Telly Savalas assumes the role of the leader of the Dirty Dozen from Lee Marvin. In this movie he and the Dozen are suppose to destroy a nerve gas manufacturing plant before the Germans can... See full summary »
Major Reisman is "Volunteered" to lead another mission using convicted army soldiers, sentenced to either death or long prison terms. This time their mission is to kill a Nazi general who ... See full summary »
The U.S. Government is willing to help any country that requires help in ridding themselves of drugs with support from the Army. Unfortunately, the drug cartels have countered that offer by... See full summary »
Telly Savalas assumes the role of the leader of the Dirty Dozen from Lee Marvin. In this movie he and the Dozen are suppose to destroy a nerve gas manufacturing plant before the Germans can make enough to use against the Allies. Written by
This is the only "Dirty Dozen" movie (i.e. of the original The Dirty Dozen (1967) movie and its three television tele-movie sequels) that doesn't have an African-American as one of the Dirty Dozen. See more »
When Major Wright (Telly Savalas) is testing the new recruits under fire, he says that "the .30 caliber machine gun at the other end of the field is locked in to fire at 36 inches above the ground" yet when the machine gun is shown firing above the heads of the troops crawling on the ground, the barrel is jumping in all directions from the recoil and being aimed manually by the gunner, clearly not locked in any direction. See more »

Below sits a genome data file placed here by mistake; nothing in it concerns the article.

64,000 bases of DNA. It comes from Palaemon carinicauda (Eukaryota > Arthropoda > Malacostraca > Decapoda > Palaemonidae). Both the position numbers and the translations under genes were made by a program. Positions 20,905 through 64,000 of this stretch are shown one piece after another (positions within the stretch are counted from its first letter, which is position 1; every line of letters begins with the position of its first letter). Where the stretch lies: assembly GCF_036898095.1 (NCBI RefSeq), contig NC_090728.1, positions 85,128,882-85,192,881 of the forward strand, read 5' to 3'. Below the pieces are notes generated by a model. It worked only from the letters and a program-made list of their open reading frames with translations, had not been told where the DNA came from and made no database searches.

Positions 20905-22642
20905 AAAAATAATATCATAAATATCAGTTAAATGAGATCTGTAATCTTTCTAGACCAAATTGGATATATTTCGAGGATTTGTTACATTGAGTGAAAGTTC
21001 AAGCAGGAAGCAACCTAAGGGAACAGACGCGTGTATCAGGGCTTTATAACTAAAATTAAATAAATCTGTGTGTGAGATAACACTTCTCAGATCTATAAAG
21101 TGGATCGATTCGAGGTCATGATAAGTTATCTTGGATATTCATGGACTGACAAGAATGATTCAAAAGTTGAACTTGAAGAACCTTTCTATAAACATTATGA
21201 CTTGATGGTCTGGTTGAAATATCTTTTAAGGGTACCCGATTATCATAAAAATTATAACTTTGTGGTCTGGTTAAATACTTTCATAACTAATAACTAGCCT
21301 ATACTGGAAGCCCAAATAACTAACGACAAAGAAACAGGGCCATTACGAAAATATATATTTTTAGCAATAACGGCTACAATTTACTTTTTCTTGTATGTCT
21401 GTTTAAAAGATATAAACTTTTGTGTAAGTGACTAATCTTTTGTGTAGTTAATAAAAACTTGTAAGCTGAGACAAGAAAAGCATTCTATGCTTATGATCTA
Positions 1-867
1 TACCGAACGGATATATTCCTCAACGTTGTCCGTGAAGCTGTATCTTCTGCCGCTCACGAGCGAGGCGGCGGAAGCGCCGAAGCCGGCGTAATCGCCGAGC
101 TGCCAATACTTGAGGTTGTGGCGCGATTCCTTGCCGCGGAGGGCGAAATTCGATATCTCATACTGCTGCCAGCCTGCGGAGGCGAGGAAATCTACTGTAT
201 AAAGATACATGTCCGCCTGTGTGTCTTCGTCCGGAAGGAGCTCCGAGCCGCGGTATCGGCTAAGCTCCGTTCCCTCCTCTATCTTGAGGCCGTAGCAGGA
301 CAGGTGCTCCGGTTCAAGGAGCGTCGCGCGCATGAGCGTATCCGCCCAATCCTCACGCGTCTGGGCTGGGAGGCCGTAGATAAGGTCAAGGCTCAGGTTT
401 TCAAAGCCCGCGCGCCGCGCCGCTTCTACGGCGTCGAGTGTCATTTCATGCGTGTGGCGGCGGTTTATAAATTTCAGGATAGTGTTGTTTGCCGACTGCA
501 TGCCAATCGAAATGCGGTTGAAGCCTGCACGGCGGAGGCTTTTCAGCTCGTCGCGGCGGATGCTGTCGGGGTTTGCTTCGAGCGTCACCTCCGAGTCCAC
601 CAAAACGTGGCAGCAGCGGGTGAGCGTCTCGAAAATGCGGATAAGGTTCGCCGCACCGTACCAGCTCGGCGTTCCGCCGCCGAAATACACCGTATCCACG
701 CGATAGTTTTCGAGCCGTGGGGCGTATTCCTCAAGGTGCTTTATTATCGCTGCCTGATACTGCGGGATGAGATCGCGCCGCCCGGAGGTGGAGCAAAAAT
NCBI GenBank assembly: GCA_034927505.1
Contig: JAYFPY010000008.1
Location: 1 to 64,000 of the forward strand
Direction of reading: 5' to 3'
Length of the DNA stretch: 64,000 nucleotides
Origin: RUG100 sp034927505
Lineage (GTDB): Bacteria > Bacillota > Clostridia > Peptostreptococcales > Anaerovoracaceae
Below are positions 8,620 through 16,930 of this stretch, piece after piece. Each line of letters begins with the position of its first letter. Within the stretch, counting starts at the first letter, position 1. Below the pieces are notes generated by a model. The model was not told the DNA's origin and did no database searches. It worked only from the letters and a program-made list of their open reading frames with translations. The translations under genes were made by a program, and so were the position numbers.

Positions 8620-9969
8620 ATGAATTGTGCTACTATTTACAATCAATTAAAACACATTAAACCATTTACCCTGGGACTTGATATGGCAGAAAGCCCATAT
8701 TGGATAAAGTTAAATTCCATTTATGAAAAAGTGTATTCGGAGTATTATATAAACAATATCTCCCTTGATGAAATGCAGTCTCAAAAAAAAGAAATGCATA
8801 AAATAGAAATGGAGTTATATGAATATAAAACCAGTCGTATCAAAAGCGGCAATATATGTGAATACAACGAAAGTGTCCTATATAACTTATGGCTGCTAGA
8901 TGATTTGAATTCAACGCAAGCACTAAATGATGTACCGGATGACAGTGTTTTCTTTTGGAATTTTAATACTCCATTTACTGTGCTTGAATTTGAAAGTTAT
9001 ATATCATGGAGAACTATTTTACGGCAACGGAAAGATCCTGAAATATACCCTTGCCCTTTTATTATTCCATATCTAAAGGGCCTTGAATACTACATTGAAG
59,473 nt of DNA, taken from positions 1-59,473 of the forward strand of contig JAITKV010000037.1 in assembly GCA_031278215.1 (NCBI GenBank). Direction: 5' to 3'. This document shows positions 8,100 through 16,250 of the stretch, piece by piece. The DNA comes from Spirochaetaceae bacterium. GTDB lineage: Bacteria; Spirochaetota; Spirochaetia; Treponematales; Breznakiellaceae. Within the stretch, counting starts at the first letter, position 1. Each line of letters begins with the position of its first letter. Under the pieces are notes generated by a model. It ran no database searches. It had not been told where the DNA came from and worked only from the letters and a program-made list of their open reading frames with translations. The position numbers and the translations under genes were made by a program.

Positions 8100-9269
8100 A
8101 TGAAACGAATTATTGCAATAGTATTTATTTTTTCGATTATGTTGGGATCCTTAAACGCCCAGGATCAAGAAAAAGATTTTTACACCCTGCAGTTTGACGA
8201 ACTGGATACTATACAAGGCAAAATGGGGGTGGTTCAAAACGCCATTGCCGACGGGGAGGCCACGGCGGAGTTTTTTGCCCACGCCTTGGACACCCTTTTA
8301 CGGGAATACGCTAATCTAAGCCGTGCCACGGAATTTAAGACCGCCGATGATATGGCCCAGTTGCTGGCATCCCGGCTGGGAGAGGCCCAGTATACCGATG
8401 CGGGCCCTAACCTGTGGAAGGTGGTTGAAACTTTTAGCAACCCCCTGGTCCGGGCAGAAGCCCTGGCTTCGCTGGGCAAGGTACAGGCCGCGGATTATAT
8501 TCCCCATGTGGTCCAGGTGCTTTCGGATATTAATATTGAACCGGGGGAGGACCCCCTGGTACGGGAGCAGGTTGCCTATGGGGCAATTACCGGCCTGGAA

Wow after "The Dirty Dozen: Next Mission (1985)" they managed to scrape out another two more late 80s straight-to-TV sequels. I didn't even know there was a fourth, yet alone a third. No more Lee Marvin, instead we have Telly Savalas barking the orders. Actually amongst that tough impression is a reflectively moralistic manner that shows he's not your typical by the book soldier. He pushes his men, but for that he grows attached to them. Again it follows the chewy formula of its influencer's; during WW2 a group of misfit stock criminals facing the death penalty are hand picked and trained up in England by Savalas' character to go on a virtual suicide mission behind enemy lines in France to destroy nerve gas containers hidden in a Monastery. Some familiar faces (some slumming it) do pop up in this group; Bo Svenson (who gets a memorable introduction), Vince Edwards, Randall 'Tex' Cobb, Vincent Van Patten, James Van Patten and Thom Mathews (who'll horror fans might recognize). Also featuring is Ernest Borgnine and Wolf Kahler as a German Colonel. It's a sturdily brazen little action joint, as the drama thickens and it builds up to a thrilling climax battle where the act of bravery and redemption shines through. There are enough bangs, secret phrases, cheerful marching music, character conflicts and tension to be entertained within its quick moving time frame.
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